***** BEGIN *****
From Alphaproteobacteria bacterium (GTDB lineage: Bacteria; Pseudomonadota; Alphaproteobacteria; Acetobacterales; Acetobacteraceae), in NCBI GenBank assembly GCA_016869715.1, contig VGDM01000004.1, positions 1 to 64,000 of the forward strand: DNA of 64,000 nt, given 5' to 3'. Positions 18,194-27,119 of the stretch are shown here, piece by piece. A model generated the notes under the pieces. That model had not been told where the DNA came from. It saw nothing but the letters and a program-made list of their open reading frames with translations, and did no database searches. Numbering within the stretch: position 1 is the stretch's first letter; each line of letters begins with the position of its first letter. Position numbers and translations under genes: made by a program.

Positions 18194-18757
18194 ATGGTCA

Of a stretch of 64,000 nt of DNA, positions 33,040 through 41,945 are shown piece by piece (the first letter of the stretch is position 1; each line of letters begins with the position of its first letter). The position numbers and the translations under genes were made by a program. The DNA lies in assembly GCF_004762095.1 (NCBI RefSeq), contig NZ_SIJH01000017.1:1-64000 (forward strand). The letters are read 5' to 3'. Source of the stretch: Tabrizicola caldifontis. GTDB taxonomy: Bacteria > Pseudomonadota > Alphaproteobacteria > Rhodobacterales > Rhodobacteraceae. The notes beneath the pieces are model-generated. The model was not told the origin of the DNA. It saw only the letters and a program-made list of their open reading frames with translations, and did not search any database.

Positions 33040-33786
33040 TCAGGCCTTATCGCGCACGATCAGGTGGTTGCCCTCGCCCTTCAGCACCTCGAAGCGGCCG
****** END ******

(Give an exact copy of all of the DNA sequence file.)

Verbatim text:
From Alphaproteobacteria bacterium (GTDB lineage: Bacteria; Pseudomonadota; Alphaproteobacteria; Acetobacterales; Acetobacteraceae), in NCBI GenBank assembly GCA_016869715.1, contig VGDM01000004.1, positions 1 to 64,000 of the forward strand: DNA of 64,000 nt, given 5' to 3'. Positions 18,194-27,119 of the stretch are shown here, piece by piece. A model generated the notes under the pieces. That model had not been told where the DNA came from. It saw nothing but the letters and a program-made list of their open reading frames with translations, and did no database searches. Numbering within the stretch: position 1 is the stretch's first letter; each line of letters begins with the position of its first letter. Position numbers and translations under genes: made by a program.

Positions 18194-18757
18194 ATGGTCA

Of a stretch of 64,000 nt of DNA, positions 33,040 through 41,945 are shown piece by piece (the first letter of the stretch is position 1; each line of letters begins with the position of its first letter). The position numbers and the translations under genes were made by a program. The DNA lies in assembly GCF_004762095.1 (NCBI RefSeq), contig NZ_SIJH01000017.1:1-64000 (forward strand). The letters are read 5' to 3'. Source of the stretch: Tabrizicola caldifontis. GTDB taxonomy: Bacteria > Pseudomonadota > Alphaproteobacteria > Rhodobacterales > Rhodobacteraceae. The notes beneath the pieces are model-generated. The model was not told the origin of the DNA. It saw only the letters and a program-made list of their open reading frames with translations, and did not search any database.

Positions 33040-33786
33040 TCAGGCCTTATCGCGCACGATCAGGTGGTTGCCCTCGCCCTTCAGCACCTCGAAGCGGCCG